7 mins read time
A decade ago “Home Office” was still something for the hipsters, the geeks, even bad tongues would say, for the “socially awkward” developers and freelancers. Most tasks were done by a single person interacting with a computer. Although the core meaning has remained the same, remote work in remote locations today is increasingly team-oriented, involving intensive teamwork in a virtual environment and often direct interaction with customers.
Do you have an acute challenge in your team and your processes right now?
Please feel free to talk to us personally about your situation!
Virtual working is a concept known to many digital agencies – and an already established success system here at our company! But in times of crisis, as we are now experiencing – the global coronavirus pandemic that is turning into panic – the initial challenges of home office & Co. are transformed into real advantages: A visible business advantage for companies.
Even if you’re not one of the first users of Remote Work, if you know where to look, every crisis is an opportunity, we promise 😉
Table of contents
1. Home game Home Office: When social distance is an advantage
Working from home is the daily work paradigm during the coronavirus crisis. For many, it is a difficult idea to digest: managers who are reluctant to embrace the concept think that setting up a home office only means that employees get “out of control” and neglect their duties in their pyjamas instead of working hard, as if they were keeping an eye on them.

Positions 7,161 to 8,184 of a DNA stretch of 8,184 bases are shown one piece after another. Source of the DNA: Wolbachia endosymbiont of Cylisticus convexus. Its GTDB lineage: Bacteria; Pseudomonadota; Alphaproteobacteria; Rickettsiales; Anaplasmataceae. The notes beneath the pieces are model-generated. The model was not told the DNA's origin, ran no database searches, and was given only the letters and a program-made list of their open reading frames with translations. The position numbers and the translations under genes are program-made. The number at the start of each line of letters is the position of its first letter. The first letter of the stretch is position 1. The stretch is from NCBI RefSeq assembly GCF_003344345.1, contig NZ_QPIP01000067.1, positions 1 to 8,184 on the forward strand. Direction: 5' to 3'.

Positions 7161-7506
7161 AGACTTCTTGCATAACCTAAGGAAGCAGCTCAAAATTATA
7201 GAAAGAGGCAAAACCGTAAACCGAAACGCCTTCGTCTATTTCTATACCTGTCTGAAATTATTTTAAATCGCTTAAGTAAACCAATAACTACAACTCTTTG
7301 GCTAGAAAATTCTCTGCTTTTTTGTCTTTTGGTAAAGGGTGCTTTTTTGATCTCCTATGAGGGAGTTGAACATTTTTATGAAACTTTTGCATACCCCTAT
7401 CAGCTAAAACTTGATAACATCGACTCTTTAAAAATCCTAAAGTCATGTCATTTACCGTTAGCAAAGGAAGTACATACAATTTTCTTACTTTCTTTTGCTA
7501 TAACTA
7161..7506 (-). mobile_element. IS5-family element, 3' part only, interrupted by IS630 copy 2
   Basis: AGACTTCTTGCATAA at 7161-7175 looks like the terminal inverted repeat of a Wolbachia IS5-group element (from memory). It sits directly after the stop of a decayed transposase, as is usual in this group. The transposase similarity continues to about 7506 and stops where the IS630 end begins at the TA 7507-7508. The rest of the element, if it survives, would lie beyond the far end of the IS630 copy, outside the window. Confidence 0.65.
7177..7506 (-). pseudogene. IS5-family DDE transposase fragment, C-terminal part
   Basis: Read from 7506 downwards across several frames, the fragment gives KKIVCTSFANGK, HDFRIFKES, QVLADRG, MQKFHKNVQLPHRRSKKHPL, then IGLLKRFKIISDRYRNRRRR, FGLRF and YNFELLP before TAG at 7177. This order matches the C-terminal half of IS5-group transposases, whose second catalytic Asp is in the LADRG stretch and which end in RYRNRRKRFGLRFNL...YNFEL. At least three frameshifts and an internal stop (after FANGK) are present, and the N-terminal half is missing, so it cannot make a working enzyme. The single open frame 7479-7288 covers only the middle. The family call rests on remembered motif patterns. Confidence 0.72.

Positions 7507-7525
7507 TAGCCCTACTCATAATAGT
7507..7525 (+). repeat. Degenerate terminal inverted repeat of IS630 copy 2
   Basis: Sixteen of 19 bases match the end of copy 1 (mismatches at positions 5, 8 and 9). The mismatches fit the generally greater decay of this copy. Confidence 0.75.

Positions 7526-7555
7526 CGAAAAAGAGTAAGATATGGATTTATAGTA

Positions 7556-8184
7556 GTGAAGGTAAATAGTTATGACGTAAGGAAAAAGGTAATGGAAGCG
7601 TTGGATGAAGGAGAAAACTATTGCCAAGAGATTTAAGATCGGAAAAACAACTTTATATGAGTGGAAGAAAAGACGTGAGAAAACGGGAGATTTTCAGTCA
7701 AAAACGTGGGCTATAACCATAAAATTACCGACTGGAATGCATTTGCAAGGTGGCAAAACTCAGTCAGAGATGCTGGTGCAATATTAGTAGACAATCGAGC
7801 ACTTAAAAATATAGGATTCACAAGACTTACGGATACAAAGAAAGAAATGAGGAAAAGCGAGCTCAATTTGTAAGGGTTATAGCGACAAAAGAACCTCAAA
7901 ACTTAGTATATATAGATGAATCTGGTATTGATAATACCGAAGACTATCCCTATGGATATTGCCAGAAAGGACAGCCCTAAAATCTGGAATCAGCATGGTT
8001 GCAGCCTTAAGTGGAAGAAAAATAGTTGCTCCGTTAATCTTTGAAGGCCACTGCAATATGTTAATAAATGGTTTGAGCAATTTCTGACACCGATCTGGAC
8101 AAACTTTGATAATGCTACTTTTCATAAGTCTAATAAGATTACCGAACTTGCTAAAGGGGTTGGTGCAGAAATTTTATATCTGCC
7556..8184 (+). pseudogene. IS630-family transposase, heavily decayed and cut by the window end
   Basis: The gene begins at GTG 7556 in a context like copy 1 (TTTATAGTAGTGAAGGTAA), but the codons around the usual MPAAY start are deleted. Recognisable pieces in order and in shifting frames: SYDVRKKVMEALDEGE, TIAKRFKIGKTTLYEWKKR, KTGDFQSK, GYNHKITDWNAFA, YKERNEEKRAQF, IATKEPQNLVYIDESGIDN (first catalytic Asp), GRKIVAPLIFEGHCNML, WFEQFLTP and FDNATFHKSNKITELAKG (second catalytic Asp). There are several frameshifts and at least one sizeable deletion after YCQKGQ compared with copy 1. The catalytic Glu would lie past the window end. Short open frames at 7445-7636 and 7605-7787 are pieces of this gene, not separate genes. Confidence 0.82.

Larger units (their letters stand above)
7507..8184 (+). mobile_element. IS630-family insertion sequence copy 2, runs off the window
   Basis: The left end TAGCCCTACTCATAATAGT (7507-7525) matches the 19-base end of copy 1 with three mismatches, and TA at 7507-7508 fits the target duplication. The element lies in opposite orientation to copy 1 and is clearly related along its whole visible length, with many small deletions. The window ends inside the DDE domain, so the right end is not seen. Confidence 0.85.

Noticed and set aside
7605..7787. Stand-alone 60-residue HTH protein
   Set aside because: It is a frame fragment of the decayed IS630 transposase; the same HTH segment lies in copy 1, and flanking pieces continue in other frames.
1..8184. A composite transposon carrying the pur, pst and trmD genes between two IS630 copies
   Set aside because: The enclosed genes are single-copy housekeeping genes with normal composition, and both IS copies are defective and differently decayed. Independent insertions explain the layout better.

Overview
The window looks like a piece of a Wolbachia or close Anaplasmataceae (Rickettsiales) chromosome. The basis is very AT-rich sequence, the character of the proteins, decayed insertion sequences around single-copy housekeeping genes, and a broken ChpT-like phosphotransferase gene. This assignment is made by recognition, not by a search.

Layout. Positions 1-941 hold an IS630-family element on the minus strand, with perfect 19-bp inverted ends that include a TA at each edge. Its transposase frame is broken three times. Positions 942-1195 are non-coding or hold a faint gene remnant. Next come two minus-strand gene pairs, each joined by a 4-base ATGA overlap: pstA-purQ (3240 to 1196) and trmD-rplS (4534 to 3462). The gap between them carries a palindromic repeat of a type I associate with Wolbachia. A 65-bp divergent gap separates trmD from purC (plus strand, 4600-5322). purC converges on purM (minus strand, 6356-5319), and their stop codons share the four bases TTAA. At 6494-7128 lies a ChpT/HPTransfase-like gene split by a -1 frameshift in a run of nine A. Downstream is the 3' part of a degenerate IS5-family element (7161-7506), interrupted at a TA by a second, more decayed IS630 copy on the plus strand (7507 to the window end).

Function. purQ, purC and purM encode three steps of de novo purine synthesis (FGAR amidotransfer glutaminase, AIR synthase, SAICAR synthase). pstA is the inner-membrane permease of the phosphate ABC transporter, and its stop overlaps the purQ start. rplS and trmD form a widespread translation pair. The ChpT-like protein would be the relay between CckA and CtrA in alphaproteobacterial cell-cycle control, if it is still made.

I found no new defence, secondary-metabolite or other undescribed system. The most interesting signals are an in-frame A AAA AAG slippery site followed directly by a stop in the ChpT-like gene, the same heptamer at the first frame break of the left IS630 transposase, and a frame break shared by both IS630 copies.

But that’s exactly what happens in times of crisis: Established processes and systems get out of control, and teams, authorities and organizations have to adapt in order to survive. This is how we have to look at Remote Work: As a novel concept of work that facilitates “survival of the fittest” and the growth of the most adaptable. Relying on government financial injections is one way to overcome the crisis, but for many it will be far from enough.
The term “crisis” itself has a root in the Greek word κρίσις, “krisis”, which originally means a turning point in an illness or a time when a quick solution to a problem or conflict is imperative. The Chinese crisis symbol also represents two different drawings that mean “danger” or “opportunity”. The global significance of the concept of crisis is undeniable.
And although at a global level we are forced to practice social distancing and fight the virus by following “the five”, local managers have the chance to breathe a sigh of relief and save companies by embracing the concept of New Work. Remote work can now become part of your daily practice, connecting them through virtual teamwork and establishing imaginative business practices that encourage you to look further beyond your own nose.